New inmate Paul Neville Smith, 27, of Burwood, has told fellow prisoners that, with the benefit of hindsight, he should not have provided police with the crucial information that led to his arrest for armed robbery.
“The police asked me to come down to the station not long after I knocked off the local service station,” Smith explained. “They didn’t have enough evidence to charge anyone, but just wanted to ask me a few questions. I felt it was my duty to help out.”
“As it turned out, I assisted their inquiries quite a lot. They’d been on the wrong track completely, and were about to charge some poor bloke who had nothing to do with it.”
Arresting officer Sgt Warren Pugh confirmed Smith told police what the offender had been wearing, as well as his height, weight, home address, motive and star sign.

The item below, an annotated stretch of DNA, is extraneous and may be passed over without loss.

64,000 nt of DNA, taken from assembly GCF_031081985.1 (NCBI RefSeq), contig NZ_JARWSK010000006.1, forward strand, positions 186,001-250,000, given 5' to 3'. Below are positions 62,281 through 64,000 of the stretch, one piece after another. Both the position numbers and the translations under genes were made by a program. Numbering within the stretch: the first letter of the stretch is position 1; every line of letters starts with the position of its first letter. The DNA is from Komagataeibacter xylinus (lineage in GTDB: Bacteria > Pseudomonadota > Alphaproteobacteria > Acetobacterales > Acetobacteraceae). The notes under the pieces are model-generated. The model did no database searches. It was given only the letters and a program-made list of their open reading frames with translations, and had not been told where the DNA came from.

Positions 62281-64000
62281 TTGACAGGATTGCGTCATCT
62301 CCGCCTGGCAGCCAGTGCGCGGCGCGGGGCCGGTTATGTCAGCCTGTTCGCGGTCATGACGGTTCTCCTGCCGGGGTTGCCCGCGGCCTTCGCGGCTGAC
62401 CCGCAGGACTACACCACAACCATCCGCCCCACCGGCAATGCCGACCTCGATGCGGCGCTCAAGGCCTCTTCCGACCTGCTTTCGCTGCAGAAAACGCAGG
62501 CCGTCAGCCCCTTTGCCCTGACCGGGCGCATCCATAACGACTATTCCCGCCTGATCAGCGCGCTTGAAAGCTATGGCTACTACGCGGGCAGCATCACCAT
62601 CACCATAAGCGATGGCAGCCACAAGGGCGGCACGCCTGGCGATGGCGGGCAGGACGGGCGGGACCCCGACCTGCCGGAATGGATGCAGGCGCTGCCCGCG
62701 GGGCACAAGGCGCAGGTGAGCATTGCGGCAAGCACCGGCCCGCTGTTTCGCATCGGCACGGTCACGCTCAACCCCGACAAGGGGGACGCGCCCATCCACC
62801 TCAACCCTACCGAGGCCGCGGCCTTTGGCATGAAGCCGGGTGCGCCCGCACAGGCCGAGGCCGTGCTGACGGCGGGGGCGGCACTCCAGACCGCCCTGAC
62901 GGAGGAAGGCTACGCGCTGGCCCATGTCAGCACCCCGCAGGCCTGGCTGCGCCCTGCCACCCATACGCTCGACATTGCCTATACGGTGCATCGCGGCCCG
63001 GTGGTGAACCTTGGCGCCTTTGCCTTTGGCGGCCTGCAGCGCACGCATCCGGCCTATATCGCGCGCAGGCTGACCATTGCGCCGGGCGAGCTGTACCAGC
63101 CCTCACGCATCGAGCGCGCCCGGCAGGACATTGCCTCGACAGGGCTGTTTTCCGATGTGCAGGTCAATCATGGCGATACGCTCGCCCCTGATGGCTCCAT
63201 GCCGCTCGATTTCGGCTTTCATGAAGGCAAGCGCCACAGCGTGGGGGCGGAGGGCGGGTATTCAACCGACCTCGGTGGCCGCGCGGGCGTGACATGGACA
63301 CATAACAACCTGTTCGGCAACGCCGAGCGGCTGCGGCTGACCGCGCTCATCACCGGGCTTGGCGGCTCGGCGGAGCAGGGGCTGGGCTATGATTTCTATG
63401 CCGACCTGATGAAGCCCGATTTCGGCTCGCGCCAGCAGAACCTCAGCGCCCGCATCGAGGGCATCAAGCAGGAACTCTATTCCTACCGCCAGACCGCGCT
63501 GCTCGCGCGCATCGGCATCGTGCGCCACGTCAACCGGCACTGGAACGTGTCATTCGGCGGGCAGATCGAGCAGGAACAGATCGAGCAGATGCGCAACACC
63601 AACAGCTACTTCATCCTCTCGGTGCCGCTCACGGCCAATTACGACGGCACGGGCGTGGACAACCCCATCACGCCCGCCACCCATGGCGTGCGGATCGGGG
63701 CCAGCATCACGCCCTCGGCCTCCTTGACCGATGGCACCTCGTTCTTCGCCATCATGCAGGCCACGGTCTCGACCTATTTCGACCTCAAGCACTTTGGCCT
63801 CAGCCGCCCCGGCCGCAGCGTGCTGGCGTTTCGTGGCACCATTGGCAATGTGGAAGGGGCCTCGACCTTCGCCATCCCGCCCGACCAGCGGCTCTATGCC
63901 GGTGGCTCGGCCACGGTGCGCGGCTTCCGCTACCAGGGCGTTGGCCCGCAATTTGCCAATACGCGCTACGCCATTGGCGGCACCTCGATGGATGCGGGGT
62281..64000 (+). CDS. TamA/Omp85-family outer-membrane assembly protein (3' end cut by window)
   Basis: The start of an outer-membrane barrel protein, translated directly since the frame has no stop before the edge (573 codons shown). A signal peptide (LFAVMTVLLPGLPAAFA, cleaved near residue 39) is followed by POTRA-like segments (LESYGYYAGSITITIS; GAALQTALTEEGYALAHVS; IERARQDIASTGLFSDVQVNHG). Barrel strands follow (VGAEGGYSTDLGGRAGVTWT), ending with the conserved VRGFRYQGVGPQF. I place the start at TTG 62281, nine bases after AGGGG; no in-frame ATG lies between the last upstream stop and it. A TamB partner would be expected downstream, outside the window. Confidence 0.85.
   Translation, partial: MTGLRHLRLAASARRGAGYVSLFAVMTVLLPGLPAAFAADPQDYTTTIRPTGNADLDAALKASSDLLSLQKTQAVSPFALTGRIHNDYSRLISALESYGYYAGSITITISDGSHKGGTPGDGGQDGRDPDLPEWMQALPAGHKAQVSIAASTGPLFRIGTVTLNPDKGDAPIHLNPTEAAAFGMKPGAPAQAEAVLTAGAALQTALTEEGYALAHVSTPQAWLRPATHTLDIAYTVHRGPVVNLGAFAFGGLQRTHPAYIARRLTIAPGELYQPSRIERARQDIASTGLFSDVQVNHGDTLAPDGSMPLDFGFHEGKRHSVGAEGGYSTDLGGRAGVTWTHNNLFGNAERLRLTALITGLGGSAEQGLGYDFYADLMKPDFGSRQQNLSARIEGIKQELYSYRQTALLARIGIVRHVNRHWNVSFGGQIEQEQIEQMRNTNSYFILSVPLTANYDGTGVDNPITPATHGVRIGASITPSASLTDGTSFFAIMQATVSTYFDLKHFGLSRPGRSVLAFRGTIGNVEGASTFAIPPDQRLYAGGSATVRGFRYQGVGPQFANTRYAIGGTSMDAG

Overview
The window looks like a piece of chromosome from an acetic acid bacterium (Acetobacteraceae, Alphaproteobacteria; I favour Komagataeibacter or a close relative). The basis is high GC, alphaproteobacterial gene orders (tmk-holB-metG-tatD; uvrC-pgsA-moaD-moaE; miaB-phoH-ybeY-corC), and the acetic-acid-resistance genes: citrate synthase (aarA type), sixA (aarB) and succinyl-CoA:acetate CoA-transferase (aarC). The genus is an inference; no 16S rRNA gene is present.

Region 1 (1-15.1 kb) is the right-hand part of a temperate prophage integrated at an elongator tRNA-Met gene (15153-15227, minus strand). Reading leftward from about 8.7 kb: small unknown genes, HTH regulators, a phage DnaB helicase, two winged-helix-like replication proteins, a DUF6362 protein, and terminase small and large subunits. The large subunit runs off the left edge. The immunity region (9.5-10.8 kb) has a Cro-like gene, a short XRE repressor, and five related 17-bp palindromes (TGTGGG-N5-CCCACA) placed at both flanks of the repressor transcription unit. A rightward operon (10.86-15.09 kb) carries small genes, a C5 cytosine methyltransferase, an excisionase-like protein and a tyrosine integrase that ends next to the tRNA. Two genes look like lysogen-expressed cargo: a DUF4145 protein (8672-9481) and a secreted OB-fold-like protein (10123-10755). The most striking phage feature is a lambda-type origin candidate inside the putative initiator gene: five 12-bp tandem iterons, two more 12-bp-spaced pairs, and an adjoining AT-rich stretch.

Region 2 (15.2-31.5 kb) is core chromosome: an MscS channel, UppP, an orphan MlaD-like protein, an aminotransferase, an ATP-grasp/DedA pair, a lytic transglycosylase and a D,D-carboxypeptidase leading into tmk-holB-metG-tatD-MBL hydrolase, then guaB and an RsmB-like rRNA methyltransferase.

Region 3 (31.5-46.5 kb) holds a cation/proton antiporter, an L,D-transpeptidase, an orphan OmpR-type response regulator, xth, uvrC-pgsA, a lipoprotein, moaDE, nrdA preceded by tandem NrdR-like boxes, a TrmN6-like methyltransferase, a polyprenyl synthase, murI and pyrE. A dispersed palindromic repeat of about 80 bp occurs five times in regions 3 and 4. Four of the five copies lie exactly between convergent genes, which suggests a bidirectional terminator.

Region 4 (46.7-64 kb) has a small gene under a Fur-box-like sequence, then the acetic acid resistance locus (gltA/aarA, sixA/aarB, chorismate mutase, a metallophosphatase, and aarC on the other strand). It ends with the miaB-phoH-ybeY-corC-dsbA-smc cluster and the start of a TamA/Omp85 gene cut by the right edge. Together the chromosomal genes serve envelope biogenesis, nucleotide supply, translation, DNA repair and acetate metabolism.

“When we asked him to sit with the police sketch artist, he gave an amazingly accurate description of the offender,” Sgt Pugh explained. “As the sketch took shape, it was like we could see the perpetrator right there in front of us.”
Before long, the police’s inquiries began to focus on Smith as their main suspect. “I told them there was no way it could be me because I was out of town when the robbery happened,” Smith said. “But when I suggested they check my bank records, my alibi fell apart. Turns out that shortly before the robbery, I’d bought a balaclava on my credit card.”
Soon afterwards Smith was charged with armed robbery. He pleaded not guilty in his trial, but was convicted due to the weight of self-incriminating evidence against him.
“I just feel completely betrayed,” Mr Smith said, “although only by myself.” Nevertheless, Smith is looking forward to receiving the reward for information leading to his arrest.